Increasingly there are multiple leadership groups driving the digital agenda: the C-suite, Line of Business (LoB) executives, and functional leaders such as the CMO/CIO. Many organizations are grappling with who should “own” digital, which has led to the emergence of new titles such as Chief Digital Officer, Chief Customer Officer, Chief Data Officer, and Chief Experience Officer.

Historically, companies tended to have strength in one of these three areas:

  • Customer-centric
  • Product-centric
  • Operational excellence

While some companies may be stronger in just one of these areas, all companies need to be customer-centric.

In most firms, digital transformation is occurring in four parallel waves of priorities and initiatives. At LiquidHub, we counsel clients to focus on customer engagement transformation first due to the fact that the scale and size of innovation around the customer has the greatest potential to positively impact market share. All of these areas are essential to the customer engagement & experience, and all of the processes within these waves must be designed with engagement in mind.

Transformation Across the Ecosystem

Everything begins from the customer’s point of view. From here, the digital strategy aligns and integrates the capabilities inherent throughout the multi-layered ecosystem so that resources are shared — leading to increased economies of scale and reduced redundancy. Effective digital strategy needs to articulate the big picture (i.e., the goal) and also the components (i.e., the tools).

The layered ecosystem shows the co-dependence of each level of the enterprise and its business processes and components. CEOs and other senior executives are increasingly engaged as their companies step up efforts to build next generation digital champions.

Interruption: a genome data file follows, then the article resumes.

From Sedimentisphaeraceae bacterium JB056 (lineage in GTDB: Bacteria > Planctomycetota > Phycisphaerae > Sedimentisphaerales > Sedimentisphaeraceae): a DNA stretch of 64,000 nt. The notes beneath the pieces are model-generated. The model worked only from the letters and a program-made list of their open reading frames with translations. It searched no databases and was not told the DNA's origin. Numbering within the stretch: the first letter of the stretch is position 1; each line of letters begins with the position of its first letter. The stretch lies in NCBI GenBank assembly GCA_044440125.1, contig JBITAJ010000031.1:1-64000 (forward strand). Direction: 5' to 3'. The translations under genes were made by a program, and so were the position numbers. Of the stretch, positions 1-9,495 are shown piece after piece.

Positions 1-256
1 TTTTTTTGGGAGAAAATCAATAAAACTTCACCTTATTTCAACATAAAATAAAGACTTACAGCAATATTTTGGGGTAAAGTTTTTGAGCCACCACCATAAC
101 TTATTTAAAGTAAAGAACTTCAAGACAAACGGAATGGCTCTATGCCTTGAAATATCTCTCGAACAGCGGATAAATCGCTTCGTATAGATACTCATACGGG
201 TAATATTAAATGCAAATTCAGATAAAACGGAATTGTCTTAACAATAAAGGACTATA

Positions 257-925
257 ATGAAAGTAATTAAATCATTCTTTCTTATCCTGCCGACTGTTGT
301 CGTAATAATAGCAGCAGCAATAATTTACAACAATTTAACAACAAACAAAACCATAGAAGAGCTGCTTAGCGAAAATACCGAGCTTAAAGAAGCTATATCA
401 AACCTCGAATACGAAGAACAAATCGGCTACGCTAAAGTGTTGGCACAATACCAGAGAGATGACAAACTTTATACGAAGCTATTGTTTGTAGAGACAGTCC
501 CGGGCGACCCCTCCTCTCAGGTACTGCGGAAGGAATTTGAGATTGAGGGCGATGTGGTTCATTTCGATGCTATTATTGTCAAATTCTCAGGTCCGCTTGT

Every large enterprise contains a series of functions, divisions, or Line of Businesses (LoB’s). These LoBs are made up of business processes, which can be classified into solutions. Each solution set is made up of technology applications that employ certain proven components. The components, in turn, are assemblies of raw building blocks like applications or infrastructure. At each level there is a corresponding strategy and architecture providing local benefits, but there also needs to be an interrelated architecture.

For companies wanting to transform, business leaders must look at the entire ecosystem as well as within their own area of control, and fix organizational silos.


Within a company, digital is no longer a group of specialists in an organizational silo; it is pervasive across the enterprise from the CEO to the COO, CDO, CMO to the CIO. The emergence of a Chief Digital Officer (CDO) is a sign of the widespread awareness that digital initiatives are imperative. Some organizations have created the CDO role as an executive-level position with cross-cutting responsibilities for all digital initiatives. To give the customer a transparent view of their requests, orders, and interaction with the company, digital needs to cuts a horizontal slice across the organization and traverses across all of the vertical ‘stovepipes’ within the organization. This will become the norm for a true customer-centric, process-oriented, digitally-enabled company.

Digital leaders need to constantly transform and improve performance by actively changing components of their digital strategy. The WHAT of the transformation strategy explores the organization’s ability to improve its competitive position and market response time. Getting to the HOW of the strategy requires a thorough understanding of business models, the value chain, business processes, and enabling platforms.